How to avoid a big refactor with the @_exported attribute

Sponsored

Zenitizer logo
Zenitizer - Meditation Timer

Enjoy clutter-free meditation with Zenitizer's clean UI and soothing sounds. For Apple geeks: Shortcuts, Apple Health, widgets and fully-featured watchOS and visionOS apps! Get 25% OFF with code: POL24

I have recently used Swift’s @_exported underscored attribute in a real-world project to minimise the impact of the changes I was making and keep the risk of introducing bugs to a minimum.

If you are not familiar with underscored attributes, you need to know that while they are part of the Swift language, they are not stable and are only intended to be used within the Swift monorepo as the documentation clearly states.

Despite this, I am going to show a use case where the @_exported attribute came in handy to reduce the number of files impacted by a refactor. I want to stress that this is not a recommended approach and should be used with caution.

The use case

Let’s say you are working on a modular application that uses a custom font and you have a Swift Package containing a Font enum which lazily loads the custom font resources and vends them to the rest of your app:

Font.swift
import UIKit

public enum Font {
    public static let regular: FontProvider = FontProvider(baseFont: FontFamily.MyAwesomeFont.regular)
    public static let medium: FontProvider = FontProvider(baseFont: FontFamily.MyAwesomeFont.medium)
    public static let bold: FontProvider = FontProvider(baseFont: FontFamily.MyAwesomeFont.bold)
}

public struct FontProvider {
    let baseFont: UIFont

    public func font(size: CGFloat, relativeToStyle style: UIFont.TextStyle) -> UIFont {
        let font = baseFont.font(size: size)
        return UIFontMetrics(forTextStyle: style).scaledFont(for: font)
    }

    // Text styles...
    var largeTitle: UIFont { font(size: 32, relativeToStyle: .largeTitle) }
    var title: UIFont { font(size: 28, relativeToStyle: .title1) }
}

The different font sizes are accessed by the rest of the app through a series of text styles defined in the FontProvider struct.

The views in your app can then import the Fonts Swift Package and use the Font enum directly to access the different text styles:

HomeViewController.swift
import Fonts
import UIKit

class HomeViewController: UIViewController {
    let label = UILabel()

    override func viewDidLoad() {
        super.viewDidLoad()

        label.text = "Hello World"
        label.font = Font.regular.largeTitle
        // ...
    }
}

Reusing the font loading code

This code works well but let’s now say you or another team in your company are working on a separate app that uses the same custom font but requires different text styles.

You can make the following changes to your existing Swift package to reuse the font-loading code:

  1. Remove all text styles from the FontProvider struct.
  2. Create a new shared Swift package with a different name (e.g. SharedFonts) and move the code in Fonts to the new package.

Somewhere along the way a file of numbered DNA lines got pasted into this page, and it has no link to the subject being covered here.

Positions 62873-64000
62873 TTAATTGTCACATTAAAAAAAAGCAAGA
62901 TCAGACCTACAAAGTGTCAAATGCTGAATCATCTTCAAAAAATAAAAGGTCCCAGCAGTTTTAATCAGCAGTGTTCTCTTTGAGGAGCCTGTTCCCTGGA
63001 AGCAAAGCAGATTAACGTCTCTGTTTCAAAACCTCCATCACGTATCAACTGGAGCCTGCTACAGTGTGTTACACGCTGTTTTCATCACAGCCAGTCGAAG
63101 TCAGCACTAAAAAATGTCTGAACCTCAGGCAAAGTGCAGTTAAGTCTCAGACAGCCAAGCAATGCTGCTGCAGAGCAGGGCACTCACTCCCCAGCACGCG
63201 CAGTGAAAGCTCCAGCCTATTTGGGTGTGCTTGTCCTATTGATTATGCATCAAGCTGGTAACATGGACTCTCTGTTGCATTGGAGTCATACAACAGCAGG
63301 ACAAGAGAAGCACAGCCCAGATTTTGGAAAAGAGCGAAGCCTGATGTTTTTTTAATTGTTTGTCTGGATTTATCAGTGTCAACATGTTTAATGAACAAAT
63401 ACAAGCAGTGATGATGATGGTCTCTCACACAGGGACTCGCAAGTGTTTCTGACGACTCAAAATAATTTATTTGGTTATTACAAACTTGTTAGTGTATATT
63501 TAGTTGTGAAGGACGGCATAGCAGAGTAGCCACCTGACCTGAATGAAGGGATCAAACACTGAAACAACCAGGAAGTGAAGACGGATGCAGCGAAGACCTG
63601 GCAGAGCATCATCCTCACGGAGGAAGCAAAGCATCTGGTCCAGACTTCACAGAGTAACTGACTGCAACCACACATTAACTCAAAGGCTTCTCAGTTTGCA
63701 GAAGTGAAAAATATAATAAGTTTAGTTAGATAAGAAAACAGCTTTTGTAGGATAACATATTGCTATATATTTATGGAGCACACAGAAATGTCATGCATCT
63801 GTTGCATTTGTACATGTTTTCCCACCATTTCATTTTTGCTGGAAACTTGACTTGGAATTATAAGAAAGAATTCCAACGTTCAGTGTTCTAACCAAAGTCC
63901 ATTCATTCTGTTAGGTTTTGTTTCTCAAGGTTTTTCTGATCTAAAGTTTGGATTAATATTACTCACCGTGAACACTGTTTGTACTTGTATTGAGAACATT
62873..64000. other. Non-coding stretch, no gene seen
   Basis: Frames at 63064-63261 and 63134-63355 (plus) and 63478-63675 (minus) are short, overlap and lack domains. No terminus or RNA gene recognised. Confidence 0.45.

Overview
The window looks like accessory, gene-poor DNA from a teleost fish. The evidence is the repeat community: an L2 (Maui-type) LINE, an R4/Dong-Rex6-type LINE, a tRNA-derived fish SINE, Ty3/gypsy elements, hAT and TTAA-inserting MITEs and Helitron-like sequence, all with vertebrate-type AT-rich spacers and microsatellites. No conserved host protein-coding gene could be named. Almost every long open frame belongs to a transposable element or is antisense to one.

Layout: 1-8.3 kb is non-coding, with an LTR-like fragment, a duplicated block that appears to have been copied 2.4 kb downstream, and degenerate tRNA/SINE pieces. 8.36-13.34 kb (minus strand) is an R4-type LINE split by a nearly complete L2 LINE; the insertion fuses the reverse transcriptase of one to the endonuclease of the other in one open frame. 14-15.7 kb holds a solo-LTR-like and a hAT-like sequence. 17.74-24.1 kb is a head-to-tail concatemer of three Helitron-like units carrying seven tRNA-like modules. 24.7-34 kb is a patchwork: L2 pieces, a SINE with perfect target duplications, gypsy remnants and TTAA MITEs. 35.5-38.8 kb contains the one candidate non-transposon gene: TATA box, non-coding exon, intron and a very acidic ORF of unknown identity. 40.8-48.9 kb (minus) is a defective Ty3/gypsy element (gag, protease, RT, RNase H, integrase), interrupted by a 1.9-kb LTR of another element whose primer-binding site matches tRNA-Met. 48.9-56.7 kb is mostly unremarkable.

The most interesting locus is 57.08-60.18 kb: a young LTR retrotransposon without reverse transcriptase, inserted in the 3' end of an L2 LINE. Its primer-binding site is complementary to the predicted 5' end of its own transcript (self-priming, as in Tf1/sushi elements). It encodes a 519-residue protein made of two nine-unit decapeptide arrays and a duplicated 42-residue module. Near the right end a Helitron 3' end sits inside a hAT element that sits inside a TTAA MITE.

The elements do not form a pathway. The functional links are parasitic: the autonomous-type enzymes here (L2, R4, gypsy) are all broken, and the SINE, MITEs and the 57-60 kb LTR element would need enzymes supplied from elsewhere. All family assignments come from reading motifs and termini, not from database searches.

3. Host the new Swift Package in a repository.
  4. Import the new package into any app that needs to use the custom font.
Font.swift
import UIKit

public enum Font {
    public static let regular: FontProvider = FontProvider(baseFont: FontFamily.MyAwesomeFont.regular)
    public static let medium: FontProvider = FontProvider(baseFont: FontFamily.MyAwesomeFont.medium)
    public static let bold: FontProvider = FontProvider(baseFont: FontFamily.MyAwesomeFont.bold)
}

public struct FontProvider {
    let baseFont: UIFont

    public func font(size: CGFloat, relativeToStyle style: UIFont.TextStyle) -> UIFont {
        let font = baseFont.font(size: size)
        return UIFontMetrics(forTextStyle: style).scaledFont(for: font)
    }
}

The SharedFonts package is now only responsible for loading and vending the custom fonts and the responsibility of defining the text styles is now on each of the clients using the library.

Using the new Swift Package without refactoring

In the previous section, we made the conscious decision of renaming the Fonts Swift Package to SharedFonts. This now allows us to keep our in-source package with the same name to avoid having to make changes to the existing imports across the app.

However, if you now build your application, you will get a bunch of compiler errors as the Font and FontProvider symbols are now part of the SharedFonts module and there are no text styles defined in the FontProvider struct.

To address this, you can replace all files in the in-source Fonts module with a single file that re-exports SharedFonts using the @_exported attribute and extends the FontProvider struct to define the app-specific text styles:

FontProvider+TextStyles.swift
import UIKit
// This is the new shared Swift Package
@_exported import SharedFonts

extension FontProvider {
    public var largeTitle: UIFont { font(size: 32, relativeToStyle: .largeTitle) }
    public var title: UIFont { font(size: 28, relativeToStyle: .title1) }
}

Doing an @_exported import means that whenever you import the local Fonts module in your app, you will also be importing the public interfaces from the SharedFonts Swift Package, which the views in your app are already using! 🎉

The implications of this seemingly small change are great, as you don’t have to make any changes to the views consuming the Font enum 🎉.

Proceed with caution

Although this approach works well for this specific use case, it is important to note that the use of the @_exported attribute is strongly discouraged outside of the Swift monorepo.

I decided to go with this approach to avoid having to make numerous changes to the existing codebase, hence reducing the risk of introducing bugs across all screens of a big application.